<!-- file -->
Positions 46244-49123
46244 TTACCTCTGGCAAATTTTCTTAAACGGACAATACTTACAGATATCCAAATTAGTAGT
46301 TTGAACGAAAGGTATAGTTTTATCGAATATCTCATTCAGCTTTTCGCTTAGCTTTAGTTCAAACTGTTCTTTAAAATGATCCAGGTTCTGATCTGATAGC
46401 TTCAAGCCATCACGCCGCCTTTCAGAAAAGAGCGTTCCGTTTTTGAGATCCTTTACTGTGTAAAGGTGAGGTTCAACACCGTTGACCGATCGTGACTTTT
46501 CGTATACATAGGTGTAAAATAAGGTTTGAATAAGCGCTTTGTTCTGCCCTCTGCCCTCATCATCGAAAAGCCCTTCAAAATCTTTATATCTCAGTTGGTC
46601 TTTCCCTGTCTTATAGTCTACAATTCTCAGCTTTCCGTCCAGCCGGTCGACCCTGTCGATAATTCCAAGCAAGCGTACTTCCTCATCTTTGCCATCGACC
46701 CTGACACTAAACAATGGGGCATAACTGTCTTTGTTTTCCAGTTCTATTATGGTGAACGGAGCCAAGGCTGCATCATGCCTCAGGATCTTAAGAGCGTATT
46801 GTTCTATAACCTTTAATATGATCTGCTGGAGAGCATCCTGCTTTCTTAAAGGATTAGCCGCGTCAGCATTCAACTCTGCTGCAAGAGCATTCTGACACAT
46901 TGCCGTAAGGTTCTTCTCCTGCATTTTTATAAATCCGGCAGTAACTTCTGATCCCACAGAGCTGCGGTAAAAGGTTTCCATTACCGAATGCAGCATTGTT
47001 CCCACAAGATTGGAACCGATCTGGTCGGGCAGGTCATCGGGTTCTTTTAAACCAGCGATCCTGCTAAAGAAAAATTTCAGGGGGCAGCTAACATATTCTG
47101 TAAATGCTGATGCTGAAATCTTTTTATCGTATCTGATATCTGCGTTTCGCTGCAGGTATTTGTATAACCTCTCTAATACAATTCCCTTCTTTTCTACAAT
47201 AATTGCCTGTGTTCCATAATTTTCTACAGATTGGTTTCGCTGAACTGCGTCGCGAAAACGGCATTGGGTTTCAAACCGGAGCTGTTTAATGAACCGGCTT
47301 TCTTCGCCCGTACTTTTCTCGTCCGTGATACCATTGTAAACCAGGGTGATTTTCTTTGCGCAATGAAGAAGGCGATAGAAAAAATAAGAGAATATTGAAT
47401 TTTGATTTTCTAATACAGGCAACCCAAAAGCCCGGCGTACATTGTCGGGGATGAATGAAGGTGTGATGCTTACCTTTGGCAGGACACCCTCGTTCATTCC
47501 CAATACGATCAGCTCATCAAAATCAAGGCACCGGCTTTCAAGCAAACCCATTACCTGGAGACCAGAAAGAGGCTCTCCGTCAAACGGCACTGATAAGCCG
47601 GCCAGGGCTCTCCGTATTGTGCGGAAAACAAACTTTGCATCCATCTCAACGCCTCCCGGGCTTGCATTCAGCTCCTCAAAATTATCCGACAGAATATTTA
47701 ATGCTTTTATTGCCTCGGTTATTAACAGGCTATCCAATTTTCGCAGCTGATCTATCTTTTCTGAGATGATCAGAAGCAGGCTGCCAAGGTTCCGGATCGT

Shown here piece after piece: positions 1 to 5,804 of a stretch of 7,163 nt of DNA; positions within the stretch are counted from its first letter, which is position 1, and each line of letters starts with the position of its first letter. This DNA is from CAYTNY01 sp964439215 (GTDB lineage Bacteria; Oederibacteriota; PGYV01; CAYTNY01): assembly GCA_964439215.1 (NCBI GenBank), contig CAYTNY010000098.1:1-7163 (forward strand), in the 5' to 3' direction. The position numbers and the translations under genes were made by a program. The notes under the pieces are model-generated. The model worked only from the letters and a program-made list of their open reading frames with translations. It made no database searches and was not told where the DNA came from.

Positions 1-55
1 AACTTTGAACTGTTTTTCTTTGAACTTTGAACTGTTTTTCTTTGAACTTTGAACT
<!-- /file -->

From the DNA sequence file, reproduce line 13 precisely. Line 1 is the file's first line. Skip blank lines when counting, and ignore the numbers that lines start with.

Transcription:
47301 TCTTCGCCCGTACTTTTCTCGTCCGTGATACCATTGTAAACCAGGGTGATTTTCTTTGCGCAATGAAGAAGGCGATAGAAAAAATAAGAGAATATTGAAT